This is very interesting to me for a number of reasons. The fact that firing with wood is a very dirty way to fire is obvious to even the most casual observer. I think there is a want among wood firers to  minimize or obfuscate that fact by talking about green ways to look at the process. I don’t think this is a good tactic. People aren’t so enamored by wood fired pottery that they are ready to give a pass to those who fire in this way when it comes to dirtying the air. I am very interested in how much carbon actually is produced by wood firing a kiln. I did a calculation on how much wood it took to fire my teachers rifle kiln. We threw in about 300 bundles of wood. Each bundle weighed about 17 kilograms. So 5100 kilograms of wood, 5.1 tons of wood. This amount of wood fired enough work to keep my teacher and a couple of apprentices in work to sell for one year. That is to say that is  the total carbon output for 3 people for one year. My guess it is less output than one airplane trip to Germany to present a talk on ecological ways to fire. Just a guess. I think there are firers that will argue there are ways to get the desired effects by firing with a cleaner burn, i.e., less smoke coming out of the chimney. My opinion is the amount of wood consumed in reduction, that is “wasted” in reduction,  is minimal as the calculation of how many calories it takes to take large kilns up to temperature is in effect a set number.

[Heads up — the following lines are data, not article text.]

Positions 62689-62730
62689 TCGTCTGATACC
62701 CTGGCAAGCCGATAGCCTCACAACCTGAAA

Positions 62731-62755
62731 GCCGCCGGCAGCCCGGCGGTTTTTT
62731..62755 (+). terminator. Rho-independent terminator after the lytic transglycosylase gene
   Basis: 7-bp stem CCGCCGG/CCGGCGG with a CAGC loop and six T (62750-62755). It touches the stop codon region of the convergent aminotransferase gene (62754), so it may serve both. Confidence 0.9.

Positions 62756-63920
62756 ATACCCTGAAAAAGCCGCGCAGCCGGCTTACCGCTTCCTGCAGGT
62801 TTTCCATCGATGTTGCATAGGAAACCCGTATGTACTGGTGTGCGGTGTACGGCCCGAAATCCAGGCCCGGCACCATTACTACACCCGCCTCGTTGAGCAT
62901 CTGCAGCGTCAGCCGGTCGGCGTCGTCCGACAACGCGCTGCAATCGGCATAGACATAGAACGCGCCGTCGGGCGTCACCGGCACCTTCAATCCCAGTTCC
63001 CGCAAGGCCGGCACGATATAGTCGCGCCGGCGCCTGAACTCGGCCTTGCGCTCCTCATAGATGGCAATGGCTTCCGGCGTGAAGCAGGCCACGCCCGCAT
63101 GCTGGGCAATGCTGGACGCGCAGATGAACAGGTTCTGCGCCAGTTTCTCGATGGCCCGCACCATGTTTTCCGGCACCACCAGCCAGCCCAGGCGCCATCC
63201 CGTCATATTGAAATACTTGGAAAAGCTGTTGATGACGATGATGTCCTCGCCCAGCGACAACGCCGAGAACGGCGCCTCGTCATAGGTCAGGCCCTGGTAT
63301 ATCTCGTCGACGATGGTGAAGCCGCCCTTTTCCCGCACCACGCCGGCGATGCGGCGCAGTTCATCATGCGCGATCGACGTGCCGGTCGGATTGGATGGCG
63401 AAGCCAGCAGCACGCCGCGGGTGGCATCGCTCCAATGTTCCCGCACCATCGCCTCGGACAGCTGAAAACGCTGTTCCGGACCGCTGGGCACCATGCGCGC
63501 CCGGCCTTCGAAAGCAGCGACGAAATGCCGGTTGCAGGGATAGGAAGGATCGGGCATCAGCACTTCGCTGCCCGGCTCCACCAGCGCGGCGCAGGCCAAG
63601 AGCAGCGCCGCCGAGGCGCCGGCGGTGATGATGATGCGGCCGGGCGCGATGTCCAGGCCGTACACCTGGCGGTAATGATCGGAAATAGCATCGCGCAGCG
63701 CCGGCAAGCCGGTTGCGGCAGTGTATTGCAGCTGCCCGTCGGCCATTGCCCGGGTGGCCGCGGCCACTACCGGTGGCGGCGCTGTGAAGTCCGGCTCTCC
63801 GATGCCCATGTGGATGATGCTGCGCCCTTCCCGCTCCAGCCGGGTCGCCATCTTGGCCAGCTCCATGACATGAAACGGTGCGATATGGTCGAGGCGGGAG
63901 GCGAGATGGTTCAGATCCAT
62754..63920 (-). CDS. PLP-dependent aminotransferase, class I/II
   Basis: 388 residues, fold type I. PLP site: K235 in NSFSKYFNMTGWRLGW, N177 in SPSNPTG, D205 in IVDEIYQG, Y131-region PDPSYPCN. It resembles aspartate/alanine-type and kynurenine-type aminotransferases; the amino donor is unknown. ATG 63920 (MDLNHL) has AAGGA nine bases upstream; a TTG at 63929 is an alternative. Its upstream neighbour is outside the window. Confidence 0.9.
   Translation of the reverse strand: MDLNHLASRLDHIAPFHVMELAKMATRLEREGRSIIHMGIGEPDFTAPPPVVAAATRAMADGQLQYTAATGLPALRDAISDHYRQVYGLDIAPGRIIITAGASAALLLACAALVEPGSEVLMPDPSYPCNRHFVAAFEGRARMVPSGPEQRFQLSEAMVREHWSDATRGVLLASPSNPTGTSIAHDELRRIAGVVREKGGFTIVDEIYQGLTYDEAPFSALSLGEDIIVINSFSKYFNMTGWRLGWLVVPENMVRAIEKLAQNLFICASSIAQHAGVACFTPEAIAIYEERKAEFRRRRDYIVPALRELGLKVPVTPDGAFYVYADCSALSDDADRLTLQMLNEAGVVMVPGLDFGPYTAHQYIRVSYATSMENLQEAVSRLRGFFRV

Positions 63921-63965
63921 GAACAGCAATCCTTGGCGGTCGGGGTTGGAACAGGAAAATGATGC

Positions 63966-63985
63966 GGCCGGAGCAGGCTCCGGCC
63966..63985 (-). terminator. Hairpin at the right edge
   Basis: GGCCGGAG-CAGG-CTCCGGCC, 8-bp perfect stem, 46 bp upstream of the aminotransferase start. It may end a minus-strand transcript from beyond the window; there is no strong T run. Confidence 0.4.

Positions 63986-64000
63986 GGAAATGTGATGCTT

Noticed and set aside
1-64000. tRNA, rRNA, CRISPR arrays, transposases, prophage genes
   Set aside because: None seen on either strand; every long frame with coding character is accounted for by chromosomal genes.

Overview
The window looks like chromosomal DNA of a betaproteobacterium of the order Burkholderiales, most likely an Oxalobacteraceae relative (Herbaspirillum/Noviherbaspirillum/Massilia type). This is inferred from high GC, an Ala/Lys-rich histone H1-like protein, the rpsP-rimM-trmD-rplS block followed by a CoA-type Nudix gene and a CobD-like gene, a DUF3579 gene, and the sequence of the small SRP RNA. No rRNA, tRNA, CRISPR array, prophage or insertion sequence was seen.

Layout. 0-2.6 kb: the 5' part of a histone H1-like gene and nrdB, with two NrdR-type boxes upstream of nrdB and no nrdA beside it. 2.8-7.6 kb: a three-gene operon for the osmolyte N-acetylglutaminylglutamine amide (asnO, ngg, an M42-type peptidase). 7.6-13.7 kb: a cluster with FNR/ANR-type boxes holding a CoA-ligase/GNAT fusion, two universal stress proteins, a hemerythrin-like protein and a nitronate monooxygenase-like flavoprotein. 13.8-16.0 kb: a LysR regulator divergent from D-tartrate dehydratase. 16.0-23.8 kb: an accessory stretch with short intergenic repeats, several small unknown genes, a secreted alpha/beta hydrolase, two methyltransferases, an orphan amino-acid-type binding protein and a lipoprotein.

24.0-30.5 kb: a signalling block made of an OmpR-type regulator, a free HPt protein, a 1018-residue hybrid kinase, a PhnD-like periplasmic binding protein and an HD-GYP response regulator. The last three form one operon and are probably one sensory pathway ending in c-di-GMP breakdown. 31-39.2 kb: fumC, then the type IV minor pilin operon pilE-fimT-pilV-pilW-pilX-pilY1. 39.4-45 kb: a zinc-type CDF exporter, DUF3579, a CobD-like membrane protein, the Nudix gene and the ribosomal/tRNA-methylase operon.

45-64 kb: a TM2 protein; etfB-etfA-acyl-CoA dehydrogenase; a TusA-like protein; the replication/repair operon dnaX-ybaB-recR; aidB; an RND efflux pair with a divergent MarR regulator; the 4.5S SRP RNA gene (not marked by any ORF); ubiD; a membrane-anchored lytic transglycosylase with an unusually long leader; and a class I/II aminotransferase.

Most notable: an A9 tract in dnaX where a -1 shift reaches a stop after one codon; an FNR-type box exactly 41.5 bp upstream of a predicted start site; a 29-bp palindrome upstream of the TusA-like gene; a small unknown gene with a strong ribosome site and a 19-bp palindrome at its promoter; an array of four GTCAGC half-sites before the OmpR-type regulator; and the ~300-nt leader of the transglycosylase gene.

Hard Data.

I listened to a podcast today that happened to have some information in it I have been been interested in for a long time. It gives the carbon output of wood in relation to putting out  a single atom of hydrogen from the same wood.

The podcast can be found here.

The part I am talking about happens at minute = 30:50  It was sponsored by the American Enterprise Institute. AEI isn’t going to give the most sympathetic ear to the environmental movement but I think the data in the podcast should be given a serious audience. The presenter of the talk sees natural gas and nuclear as the absolutes if one wants to seriously get away from hydrocarbons. I think he has presented some of the data in a way that is more supportive of his position than might be the case but I don’t doubt his numbers.

The following data relates the density of the power source. Density is important since it gives a measure of output of energy per defined unit.  An example would be how many solar panels would it take to give the same power to equal a barrel of oil. To get the correct definitions it is best to listen to the  podcast.